Supreme Court Justice Sonia Sotomayor practically accused a lawyer of lying when he said that he didn’t think that LGBTQ rights will be put in danger if the Court overturns the right to abortion.
Yesterday, the Supreme Court heard arguments in the Dobbs v. Jackson Women’s Health Organization, a case challenging Mississippi’s new ban on abortions after 15 weeks of gestation, a clear violation of Roe v. Wade, which guaranteed a right to abortion before a fetus is viable. The state is asking the Court to overturn Roe.
Sotomayor, one of the Court’s three liberal judges, said that overturning Roe and Planned Parenthood v. Casey – another landmark abortion decision – would attack the very idea of a right to privacy. The Constitution doesn’t specifically name that right, but several cases since Roe have relied on the idea that the government should respect individuals’ rights to make their own decisions, particularly when it comes to moral or sexual issues that don’t hurt other people.
She said the Court “recognized them in terms of the religion parents will teach their children. We’ve recognized it in their ability to educate at home if they choose…. We have recognized that sense of privacy in people’s choices about whether to use contraception or not. We’ve recognized it in their right to choose who they’re going to marry.”
Sotomayor also brought up just how big of a change Mississippi is asking for in taking away people’s rights that they’ve grown accustomed to, something the Court has historically been loathe to do.
Justice Amy Coney Barrett asked Mississippi Solicitor General Scott Stewart, who was defending the abortion ban, about Sotomayor’s reasoning. Stewart said no, that LGBTQ and contraception rights won’t be overturned if abortion rights are because they involve “clear rules that have engendered strong reliance interests and that have not produced negative consequences.”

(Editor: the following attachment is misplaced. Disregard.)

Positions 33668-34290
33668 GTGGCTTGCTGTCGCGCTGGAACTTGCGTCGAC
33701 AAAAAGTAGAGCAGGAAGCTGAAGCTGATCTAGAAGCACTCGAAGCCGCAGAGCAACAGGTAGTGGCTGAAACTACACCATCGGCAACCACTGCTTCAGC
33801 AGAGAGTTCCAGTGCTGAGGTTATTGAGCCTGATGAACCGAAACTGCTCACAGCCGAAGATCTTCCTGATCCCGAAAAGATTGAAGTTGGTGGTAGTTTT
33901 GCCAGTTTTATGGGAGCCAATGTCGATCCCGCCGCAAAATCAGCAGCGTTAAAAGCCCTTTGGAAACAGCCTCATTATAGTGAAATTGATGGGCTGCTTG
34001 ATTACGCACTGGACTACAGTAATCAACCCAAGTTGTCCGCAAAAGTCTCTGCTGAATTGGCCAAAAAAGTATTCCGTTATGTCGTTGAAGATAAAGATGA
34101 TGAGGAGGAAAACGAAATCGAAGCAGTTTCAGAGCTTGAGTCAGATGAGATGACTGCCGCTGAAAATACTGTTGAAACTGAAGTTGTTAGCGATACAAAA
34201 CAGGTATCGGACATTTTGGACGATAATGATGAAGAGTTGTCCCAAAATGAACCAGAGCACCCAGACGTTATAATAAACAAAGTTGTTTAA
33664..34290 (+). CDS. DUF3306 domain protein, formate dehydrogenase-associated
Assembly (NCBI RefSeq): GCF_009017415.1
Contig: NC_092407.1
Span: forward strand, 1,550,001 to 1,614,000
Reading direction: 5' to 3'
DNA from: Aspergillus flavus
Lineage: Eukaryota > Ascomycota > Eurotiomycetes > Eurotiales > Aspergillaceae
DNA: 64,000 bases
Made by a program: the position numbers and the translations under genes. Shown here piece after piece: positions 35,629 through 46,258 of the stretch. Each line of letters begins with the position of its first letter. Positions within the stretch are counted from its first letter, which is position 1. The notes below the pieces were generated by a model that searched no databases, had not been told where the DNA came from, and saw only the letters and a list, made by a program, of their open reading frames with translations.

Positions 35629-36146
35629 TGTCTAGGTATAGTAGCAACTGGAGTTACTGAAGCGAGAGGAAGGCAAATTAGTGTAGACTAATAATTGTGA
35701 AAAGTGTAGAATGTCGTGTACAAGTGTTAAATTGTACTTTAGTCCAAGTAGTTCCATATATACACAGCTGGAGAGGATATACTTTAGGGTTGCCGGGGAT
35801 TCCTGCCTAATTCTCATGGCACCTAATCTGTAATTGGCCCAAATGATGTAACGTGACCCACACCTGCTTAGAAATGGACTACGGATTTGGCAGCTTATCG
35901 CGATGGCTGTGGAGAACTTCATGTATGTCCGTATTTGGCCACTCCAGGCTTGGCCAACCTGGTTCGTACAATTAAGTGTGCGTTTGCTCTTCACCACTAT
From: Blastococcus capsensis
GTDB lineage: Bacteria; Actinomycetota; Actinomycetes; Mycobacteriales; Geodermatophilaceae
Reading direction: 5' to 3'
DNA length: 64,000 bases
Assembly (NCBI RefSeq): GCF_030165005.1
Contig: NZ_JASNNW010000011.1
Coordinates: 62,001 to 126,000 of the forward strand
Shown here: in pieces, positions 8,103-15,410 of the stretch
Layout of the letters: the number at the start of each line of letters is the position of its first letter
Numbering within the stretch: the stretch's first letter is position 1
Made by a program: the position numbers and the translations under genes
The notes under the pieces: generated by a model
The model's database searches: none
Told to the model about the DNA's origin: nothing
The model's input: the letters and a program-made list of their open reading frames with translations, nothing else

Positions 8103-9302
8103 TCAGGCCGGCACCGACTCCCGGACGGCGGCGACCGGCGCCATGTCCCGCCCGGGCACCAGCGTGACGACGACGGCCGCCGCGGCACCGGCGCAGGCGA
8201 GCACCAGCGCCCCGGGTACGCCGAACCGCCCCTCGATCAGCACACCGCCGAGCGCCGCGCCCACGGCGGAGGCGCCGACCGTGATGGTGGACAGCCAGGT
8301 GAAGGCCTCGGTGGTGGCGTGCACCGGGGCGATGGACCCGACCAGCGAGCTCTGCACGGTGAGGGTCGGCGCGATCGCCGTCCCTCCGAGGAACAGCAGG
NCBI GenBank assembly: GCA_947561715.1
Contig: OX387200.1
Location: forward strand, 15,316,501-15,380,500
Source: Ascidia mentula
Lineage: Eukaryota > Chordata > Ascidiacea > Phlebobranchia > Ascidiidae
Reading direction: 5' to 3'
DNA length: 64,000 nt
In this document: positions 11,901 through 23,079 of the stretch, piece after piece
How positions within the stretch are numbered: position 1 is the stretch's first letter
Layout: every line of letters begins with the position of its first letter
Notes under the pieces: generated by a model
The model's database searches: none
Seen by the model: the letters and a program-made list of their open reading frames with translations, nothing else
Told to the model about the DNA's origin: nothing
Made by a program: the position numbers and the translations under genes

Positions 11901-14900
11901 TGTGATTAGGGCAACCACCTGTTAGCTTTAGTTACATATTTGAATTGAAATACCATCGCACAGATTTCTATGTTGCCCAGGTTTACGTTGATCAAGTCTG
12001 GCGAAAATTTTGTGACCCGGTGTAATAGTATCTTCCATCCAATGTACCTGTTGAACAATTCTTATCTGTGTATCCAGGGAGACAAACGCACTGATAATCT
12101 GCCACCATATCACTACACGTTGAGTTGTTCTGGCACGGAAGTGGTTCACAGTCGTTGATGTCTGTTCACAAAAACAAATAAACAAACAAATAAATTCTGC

In other words, people have come to rely on the individual rights articulated in cases like Lawrence v. Texas (which legalized gay sex in all 50 states), Obergefell v. Hodges (which legalized marriage equality in all 50 states), and Griswold v. Connecticut (which protected some people’s right to use contraception) and they haven’t had the negative effects that he believes Roe has had.
That argument, apparently, wasn’t good enough for Sotomayor, considering there are people who rely on abortion being available and plenty of other people who believe that gay sex, marriage equality, and contraception have negative effects.
So she got as close to calling him a liar as one can get in the Supreme Court.
“I just think you’re dissimulating when you say that any ruling here wouldn’t have an effect on those,” she told Stewart.
She’s not alone. LGBTQ advocate Sharon McGowen of Lambda Legal told Bloomberg Law that LGBTQ victories like Lawrence and Obergefell “were built on the foundation of Roe and Casey and the Court’s other reproductive rights cases.”
The Christian conservative legal group Alliance Defending Freedom (ADF) said that abortion is different from contraception or LGBTQ rights cases because of “the state’ interest in protecting a child.” Of course, one similarity that abortion has to LGBTQ rights is that ADF itself opposes both of them and is considered an anti-LGBTQ hate group by the Southern Poverty Law Center.
McGowan noted that organizations like ADF that are “against LGBT equality are eager to leverage this case.”